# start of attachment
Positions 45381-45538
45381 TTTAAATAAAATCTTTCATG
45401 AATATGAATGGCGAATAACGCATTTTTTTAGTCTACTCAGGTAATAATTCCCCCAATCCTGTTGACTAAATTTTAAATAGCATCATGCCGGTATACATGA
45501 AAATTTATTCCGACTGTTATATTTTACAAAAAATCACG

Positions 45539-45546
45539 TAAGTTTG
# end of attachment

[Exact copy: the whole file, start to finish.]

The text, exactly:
Positions 45381-45538
45381 TTTAAATAAAATCTTTCATG
45401 AATATGAATGGCGAATAACGCATTTTTTTAGTCTACTCAGGTAATAATTCCCCCAATCCTGTTGACTAAATTTTAAATAGCATCATGCCGGTATACATGA
45501 AAATTTATTCCGACTGTTATATTTTACAAAAAATCACG

Positions 45539-45546
45539 TAAGTTTG